12. LOL (You can make one flip-flop with these suckers!)
  13. Well trying to improve 39 year old software is rather time consuming... But I have something that is getting closer to playable. Some people have got Cosmic conquest running on 6502 emulators but it has been a challenge from what I am told. We know it ran on a Fig Forth dialect but we don't which one. Nobody seems to know how to interpret the graphics definitions in the program so I just punted and made my own. I took my first look at the code last Monday. When I regained consciousness... I decided it needed some Forthifying cuz it looked a lot like BASIC written in Forth syntax. That works fine in BASIC but it makes Forth harder to read and Forth doesn't need any help in that department. Here is a sample: : BUY ( purchasing of ships at planet) BUY-V @ 0= IF ( it's ok to buy) 5 BUY-V ! ( stop continous buying) RANDOM1 5 / [email protected] INFO1 [email protected] 10 / + 1+ DUP TEMP1 ! 10 0 VHTAB ." COST PER SHIP = " 2 .R 12 0 VHTAB ." HOW MANY DO YOU WANT?" INPUT CREDIT @ TEMP1 @ / MIN ( no more than he can afford) DUP 3 F @ + 3 F ! ( update ships in fleet) TEMP1 @ * CREDIT @ SWAP - CREDIT ! ( update credit) 16 1 F [email protected] 2 F [email protected] GALAXY C! ( make sure fleet symbol there) ELSE 10 0 VHTAB ." NO SHIPS AVAILABLE" ENDIF ; "F" is the name of an array. Not good form, since "F" is also a valid HEX number. And so on... It actually wants a complete re-write to be a better Forth program but I will settle for band-aids. I still don't have my head around one aspect of the data that manages two fleets for the player but it mostly works now and I can make changes easier now. It is coming in at over 900 lines. The full thing is here with a screen shot. CAMEL99-V2/CosmicConquest at master 路 bfox9900/CAMEL99-V2 路 GitHub Its a very old game and a little boring by today's standards. I want to stay true to the original but I think I have to add some sound effects. I already added beeps and honk. When I finally get there I will build a binary and people can beat it up. COSMIC99-CLIP.mp4
  14. Ya removing the '138 chip should tell the tail if something is shorted elsewhere but man you have got some gremlins to deal with there. I think I am way to old for surface mount. Give me a couple of 12AT7s and I am happy for hours.
  15. I liked "Fernwood Tonight"
  16. I have used it capture misc output from a program that I wanted to edit on the PC. My favourite use was for DocGen, a program that read my library source code and created rough documentation. Opening output file as CLIP was amazing! I just pasted the text into Libre Office and made a book.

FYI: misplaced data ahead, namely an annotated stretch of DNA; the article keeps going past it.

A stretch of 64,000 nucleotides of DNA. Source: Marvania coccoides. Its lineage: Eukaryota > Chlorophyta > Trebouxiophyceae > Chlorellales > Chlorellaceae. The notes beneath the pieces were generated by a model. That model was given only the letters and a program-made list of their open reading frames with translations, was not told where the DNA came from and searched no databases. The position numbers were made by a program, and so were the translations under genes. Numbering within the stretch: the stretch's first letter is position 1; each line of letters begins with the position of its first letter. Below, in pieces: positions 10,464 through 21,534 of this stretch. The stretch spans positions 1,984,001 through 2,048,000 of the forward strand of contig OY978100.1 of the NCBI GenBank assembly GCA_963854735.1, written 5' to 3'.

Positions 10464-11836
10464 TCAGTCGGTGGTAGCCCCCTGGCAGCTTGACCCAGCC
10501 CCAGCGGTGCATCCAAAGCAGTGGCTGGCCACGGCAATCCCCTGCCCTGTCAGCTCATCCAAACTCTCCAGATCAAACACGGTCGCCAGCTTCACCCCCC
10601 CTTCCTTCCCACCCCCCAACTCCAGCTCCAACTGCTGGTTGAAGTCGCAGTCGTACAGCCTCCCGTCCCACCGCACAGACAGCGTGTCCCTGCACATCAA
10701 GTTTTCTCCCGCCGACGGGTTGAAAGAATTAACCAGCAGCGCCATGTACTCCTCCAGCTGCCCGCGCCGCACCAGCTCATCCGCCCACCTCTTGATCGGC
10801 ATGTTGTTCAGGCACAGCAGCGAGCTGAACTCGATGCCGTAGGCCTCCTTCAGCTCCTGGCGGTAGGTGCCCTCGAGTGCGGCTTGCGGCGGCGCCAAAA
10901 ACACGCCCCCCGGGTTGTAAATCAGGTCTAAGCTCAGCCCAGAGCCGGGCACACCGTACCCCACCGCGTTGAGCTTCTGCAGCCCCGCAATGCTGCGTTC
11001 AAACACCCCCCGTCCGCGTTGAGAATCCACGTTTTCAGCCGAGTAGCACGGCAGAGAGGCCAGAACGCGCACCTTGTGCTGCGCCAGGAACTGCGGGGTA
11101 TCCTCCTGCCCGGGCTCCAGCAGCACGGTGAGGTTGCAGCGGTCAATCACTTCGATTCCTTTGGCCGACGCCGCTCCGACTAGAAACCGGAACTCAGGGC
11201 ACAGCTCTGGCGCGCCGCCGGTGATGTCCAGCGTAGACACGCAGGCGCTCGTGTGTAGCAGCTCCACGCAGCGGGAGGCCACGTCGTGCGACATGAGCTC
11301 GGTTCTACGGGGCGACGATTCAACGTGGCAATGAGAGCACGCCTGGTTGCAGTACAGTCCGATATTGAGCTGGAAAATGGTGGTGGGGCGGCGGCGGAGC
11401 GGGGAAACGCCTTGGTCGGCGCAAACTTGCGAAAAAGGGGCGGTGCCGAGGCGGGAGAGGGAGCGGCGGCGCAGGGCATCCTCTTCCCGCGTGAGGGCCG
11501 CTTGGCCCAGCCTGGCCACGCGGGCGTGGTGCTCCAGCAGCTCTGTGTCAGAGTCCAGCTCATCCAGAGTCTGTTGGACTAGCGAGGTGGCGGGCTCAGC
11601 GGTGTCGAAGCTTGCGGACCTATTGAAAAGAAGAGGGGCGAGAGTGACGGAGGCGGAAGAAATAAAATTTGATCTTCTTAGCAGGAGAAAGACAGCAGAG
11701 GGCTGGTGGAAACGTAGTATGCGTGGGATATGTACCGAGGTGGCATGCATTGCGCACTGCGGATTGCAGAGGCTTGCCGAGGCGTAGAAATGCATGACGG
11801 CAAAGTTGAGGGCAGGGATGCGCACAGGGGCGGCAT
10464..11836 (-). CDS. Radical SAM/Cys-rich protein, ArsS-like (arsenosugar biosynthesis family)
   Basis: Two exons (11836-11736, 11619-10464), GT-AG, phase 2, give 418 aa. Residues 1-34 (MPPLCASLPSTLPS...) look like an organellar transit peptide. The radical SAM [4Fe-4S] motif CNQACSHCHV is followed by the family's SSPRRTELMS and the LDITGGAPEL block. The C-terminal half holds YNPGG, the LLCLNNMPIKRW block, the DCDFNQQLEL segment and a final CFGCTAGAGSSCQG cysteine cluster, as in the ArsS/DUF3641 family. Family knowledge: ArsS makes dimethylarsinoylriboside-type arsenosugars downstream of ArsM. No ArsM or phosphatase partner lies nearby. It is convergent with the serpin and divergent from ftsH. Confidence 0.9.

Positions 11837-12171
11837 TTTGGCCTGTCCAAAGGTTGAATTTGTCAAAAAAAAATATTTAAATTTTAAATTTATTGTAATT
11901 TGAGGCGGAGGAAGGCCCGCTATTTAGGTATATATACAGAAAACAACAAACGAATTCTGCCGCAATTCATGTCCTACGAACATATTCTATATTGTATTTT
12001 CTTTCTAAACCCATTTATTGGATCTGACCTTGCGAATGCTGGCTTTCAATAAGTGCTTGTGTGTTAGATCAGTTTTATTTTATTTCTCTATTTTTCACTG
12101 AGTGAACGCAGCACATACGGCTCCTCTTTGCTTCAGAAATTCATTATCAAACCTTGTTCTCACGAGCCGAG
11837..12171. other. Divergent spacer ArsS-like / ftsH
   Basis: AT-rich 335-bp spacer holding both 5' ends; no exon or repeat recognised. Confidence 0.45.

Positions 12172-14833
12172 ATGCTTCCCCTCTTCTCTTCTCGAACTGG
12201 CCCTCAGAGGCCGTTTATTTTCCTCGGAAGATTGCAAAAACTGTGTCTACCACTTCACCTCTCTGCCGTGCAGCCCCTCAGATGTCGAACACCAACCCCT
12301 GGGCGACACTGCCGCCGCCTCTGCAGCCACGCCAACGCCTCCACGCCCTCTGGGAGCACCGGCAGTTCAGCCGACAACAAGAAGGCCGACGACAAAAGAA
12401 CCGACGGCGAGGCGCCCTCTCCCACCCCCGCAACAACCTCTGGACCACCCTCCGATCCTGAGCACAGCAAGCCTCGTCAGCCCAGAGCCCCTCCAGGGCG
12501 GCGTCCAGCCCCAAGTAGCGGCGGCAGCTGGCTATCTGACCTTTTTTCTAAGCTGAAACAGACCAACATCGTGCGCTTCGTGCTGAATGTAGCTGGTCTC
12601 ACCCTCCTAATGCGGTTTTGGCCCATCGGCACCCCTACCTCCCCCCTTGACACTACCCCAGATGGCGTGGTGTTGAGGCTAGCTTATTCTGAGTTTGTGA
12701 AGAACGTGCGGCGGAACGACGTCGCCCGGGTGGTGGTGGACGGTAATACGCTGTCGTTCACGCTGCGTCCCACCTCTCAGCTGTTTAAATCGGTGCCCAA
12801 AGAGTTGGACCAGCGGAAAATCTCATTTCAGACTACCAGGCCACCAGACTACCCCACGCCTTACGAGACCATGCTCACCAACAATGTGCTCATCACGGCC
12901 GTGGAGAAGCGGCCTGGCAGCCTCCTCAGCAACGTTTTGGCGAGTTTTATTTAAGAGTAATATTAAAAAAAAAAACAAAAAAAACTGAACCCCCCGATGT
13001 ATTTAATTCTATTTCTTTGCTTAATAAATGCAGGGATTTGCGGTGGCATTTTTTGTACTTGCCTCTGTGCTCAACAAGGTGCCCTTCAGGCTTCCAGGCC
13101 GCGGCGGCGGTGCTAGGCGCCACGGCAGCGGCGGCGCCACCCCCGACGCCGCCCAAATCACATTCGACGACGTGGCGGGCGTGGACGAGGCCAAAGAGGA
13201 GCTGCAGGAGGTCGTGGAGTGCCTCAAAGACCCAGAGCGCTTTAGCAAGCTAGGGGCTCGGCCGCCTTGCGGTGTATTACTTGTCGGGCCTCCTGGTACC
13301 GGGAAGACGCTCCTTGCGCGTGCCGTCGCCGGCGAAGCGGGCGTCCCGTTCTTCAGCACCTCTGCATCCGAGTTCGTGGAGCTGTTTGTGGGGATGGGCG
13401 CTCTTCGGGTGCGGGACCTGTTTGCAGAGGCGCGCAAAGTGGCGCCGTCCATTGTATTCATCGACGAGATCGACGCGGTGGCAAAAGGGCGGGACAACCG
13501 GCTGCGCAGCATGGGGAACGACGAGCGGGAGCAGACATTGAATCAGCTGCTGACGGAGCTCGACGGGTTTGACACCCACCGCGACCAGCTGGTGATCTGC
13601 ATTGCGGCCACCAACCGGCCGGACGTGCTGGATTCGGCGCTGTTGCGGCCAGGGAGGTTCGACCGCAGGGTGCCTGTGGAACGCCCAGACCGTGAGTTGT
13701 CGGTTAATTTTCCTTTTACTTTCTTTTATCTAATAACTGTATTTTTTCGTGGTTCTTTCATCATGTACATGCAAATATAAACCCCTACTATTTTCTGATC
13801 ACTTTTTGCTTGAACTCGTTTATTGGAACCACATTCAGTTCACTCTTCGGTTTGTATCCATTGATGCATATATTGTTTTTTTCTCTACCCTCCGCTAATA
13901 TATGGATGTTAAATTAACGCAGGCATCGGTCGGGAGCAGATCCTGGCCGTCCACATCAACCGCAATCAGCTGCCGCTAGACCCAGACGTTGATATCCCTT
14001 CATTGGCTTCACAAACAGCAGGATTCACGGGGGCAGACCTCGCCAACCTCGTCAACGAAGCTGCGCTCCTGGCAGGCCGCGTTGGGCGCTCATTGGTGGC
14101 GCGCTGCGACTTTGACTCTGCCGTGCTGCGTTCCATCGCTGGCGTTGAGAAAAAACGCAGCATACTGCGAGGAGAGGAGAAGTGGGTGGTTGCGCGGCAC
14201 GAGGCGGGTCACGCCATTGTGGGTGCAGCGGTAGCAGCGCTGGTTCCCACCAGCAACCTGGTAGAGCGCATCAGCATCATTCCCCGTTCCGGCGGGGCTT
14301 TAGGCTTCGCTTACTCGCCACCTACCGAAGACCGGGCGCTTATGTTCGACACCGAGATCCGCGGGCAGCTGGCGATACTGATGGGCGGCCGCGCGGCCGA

17. I get stressed just reading about it! I will leave it in your culpable capable hands.
  18. Or how about curly brackets? { 馃槃 } (just kidding)
  19. Over on Reddit r/Forth a bunch of people found a game from Byte Magazine written in Forth in 1982. Byte Magazine Volume 07 Number 12 - Game Plan 1982 : Free Download, Borrow, and Streaming : Internet Archive It was for some Forth that ran on 6502. Rick Carlino translated it into something the runs on GForth. It wasn't too hard to make ANS GForth code run on ANS Camel Forth but it is still kind of ugly. Actually I can tell that the original author was still getting his head around Forth because the factoring is not good. Anyway I put it up here and will see what I can do to make it into something fun for TI-99. CAMEL99-V2/CosmicConquest at master 路 bfox9900/CAMEL99-V2 路 GitHub
  20. Exactly. 10 or more lines is normal for other languages but can get hard to read in Forth. I read that after Chuck Moore saw how other people wrote Forth code he said something like "Maybe not everybody should use Forth" :) I got the sense that he was shocked by what he saw. Oh well us mere mortals will just have to carry on.
  21. Backing Thinkwards Just read this article about an problem solving methodology that I had never heard of. https://newsletter.butwhatfor.com/p/invert-always-invert-avoid-failure The article describes solving problems by actively searching for ways that will fail. I never thought of it quite so brutally but it reminds of something I said once at a Forth conference and Elizabeth Rather and a few others looked at me like I was out of my mind. I said: "Forth let's me make more mistakes per minute" By that I meant that by cutting programs into tiny pieces that could be tested in seconds interactively, I could make a lot of mistakes in a short time and therefore could find the best solution faster. Looks like I didn't invent the concept.
  22. On Windows 10 I use the game recorder system on a Classic99 window. https://www.pcmag.com/how-to/how-to-capture-video-clips-in-windows-10 It's pretty ham dandy.
  23. That's the approach I took and SAMS made that quite simple.
  24. Ok I cleaned up the code. There was a lot of unused cruft in there. I also made an E/A5 program so there a little screen saver for everyone. For some strange reason I find to funny to have these eyes looking around from inside my computer. Things I learned: You must run INIT-MULTI in your startup code if you want to run the multi-tasker. DUH! It runs automatically when you compile the multi-tasker. I just write the stuff. I don't know how to USE it. (See GO in the code) This version uses only 2 extra tasks and the console task handles the up/down eye motion. EYES.zip
  25. Before I get to my key problems I had this crazy idea this morning since I have now some fluency with the graphics and multi-tasking functions. This might make a neat screen saver. EYES.mp4